It’s difficult to imagine a better corrective for the rap rock shit show that was Mission: Impossible 2 than the third installment that followed it a whopping six years later. Mission: Impossible 3 opens with a beyond terrifying Phillip Seymour Hoffman moving Tom Cruise’s super spy hero Ethan Hunt to tears while torturing him for information. This moment of intense vulnerability is a far cry from the second film, which was more or less a chance for Cruise to pose as Limp Bizkit-lovin’, motorbike-ridin’, late 90s badass while some slow motion doves flew around him & everything about him was so X-treme that even his sunglasses exploded. In Mission: Impossible 3, Ethan Hunt becomes a real person for the first time. He’s not Tom Cruise dressed up like a handsome super spy like in the first film or a irredeemable hard rock douchebag like in the second. He’s a vulnerable human being locking horns with a nightmare-inducing Hoffman, who knows how to exploit his weaknesses to get what he wants. Like when the fifth Fast & Furious film discovered its heart in Vin Diesel’s longwinded ramblings about “family”, Mission: Impossible 3 finally pushes the series into a sense of cohesion by reducing its protagonist from an action movie god to a regular dude with a dangerous job.
It’s clear how much Mission: Impossible 3 is trying to return to its roots & find itself as early as the opening credits, which bring back the original arrangement of the movie’s theme (as opposed to the rap rock version from John Woo’s film). M:I 3 even brought back Tom Cruise’s more handsome, less cringe-worthy hair from the first film that was absent in the second, a seemingly shallow detail that I promise makes all the difference. What ups the ante here, though, is a one-for-the-record-books performance from Hoffman that elevates the material just as much as Werner Herzog did for that other super soldier Cruise flick Jack Reacher. Hoffman is pure terror here & the movie knows how to put that element to great use. There’s even a scene where, thanks to face-ripping-offing technology allows for two Phillip Seymour Hoffman’s to engage in a fist fight in a bathroom. Two Hoffmans! I wasn’t even expecting one, so that was a genuine treat.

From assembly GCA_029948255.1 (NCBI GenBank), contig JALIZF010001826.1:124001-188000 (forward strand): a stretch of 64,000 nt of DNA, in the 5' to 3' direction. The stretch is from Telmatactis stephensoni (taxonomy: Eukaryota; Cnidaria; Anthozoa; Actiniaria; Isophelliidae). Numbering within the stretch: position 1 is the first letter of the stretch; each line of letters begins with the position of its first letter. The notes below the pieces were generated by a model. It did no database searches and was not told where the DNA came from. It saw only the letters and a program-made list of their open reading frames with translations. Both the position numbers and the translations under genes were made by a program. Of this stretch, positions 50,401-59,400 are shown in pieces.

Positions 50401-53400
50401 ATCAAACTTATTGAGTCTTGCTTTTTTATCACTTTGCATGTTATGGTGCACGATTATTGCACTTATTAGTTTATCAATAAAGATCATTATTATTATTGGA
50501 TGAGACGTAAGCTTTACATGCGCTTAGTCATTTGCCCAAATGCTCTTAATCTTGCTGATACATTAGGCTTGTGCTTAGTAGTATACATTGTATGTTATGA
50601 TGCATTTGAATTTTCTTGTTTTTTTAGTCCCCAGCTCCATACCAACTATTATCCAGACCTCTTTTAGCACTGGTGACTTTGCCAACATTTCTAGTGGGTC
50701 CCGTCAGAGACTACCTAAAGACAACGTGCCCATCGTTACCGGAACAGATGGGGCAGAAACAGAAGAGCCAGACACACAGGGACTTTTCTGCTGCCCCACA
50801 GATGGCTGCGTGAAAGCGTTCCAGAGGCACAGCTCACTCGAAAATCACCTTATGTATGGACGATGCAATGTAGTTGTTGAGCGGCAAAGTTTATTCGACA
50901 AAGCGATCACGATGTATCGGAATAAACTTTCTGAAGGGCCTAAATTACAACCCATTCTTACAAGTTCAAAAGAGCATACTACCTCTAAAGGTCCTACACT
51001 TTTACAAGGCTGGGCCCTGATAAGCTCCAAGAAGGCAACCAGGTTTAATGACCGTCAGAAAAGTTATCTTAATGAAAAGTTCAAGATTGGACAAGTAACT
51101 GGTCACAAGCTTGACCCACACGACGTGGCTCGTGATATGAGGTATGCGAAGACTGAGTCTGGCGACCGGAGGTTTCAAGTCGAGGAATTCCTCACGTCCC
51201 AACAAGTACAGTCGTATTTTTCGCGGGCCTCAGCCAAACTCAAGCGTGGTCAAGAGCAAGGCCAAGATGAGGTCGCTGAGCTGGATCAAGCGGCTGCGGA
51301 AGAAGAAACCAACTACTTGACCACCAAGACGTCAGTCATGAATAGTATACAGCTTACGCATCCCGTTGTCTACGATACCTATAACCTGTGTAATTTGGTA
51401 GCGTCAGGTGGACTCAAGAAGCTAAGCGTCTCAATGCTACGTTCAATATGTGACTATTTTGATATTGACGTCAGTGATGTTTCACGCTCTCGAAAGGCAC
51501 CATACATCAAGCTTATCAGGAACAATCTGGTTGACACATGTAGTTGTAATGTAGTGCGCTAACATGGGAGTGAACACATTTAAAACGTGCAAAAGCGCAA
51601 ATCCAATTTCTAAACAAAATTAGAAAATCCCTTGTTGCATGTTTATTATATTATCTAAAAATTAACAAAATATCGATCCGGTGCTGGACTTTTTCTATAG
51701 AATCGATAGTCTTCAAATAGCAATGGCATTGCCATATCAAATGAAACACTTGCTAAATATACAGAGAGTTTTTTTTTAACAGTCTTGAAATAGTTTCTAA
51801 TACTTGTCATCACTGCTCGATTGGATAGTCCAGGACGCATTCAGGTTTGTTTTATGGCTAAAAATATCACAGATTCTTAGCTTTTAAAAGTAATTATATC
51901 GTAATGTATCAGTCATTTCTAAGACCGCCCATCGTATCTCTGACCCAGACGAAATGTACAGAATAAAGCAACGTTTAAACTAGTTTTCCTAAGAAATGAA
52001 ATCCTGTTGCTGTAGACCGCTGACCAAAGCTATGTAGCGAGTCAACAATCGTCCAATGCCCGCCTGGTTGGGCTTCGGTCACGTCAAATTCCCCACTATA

In addition to the strength of its antagonist & the newfound humanity of its central spy, M:I 3 also intensifies the sheer spectacle of its action sequences. The first film in the series was more or less three great action sequences & some dull filler while the second was a slow build that amounted to one really ludicrous third act. Mission: Impossible 3, on the other hand, features at least seven ludicrous action sequences by my count. There’s some ridiculous use of wind turbines, exploding bridges, and missile-dodging that makes this easily the most over-the-top entry of the series so far in terms of action. These escapist, popcorn movie moments clash very well with the more legitimately thrilling performance from Hoffman & some disturbing imagery like Cruise’s mortified face when his fiancé is in danger or a kinky, horse-shaped leather mask that is used to subdue him.
It’s pretty incredible that Mission: Impossible 3 was so adept at bringing the series back to life, when all signs pointed to it being a doomed project. Released soon after the Scientology-ridicule started troubling Cruise’s career after an especially memorable Oprah appearance, the movie went through two directors (one would’ve been David Fincher, which is almost too good to be true) before landing on JJ Abrams, who had never directed a feature film before. Abrams, perhaps confident due to his extensive work in television, succeeded at the very difficult task of not only pulling this series’ shit together, but also rescuing a troubled project already years in the making. It’s pretty incredible the quality & range of directors Cruise has hired as a producer to helm these films, but it’s even more incredible how much Abrams was able to hold his own in that arena, topping even Brian De Palma’s entry in the franchise by making the best Mission: Impossible film to date.
Side note: In addition to being the best so far, this film also featured the most Ving Rhames content in any Mission: Impossible film to date, which I assure you was not a coincidence.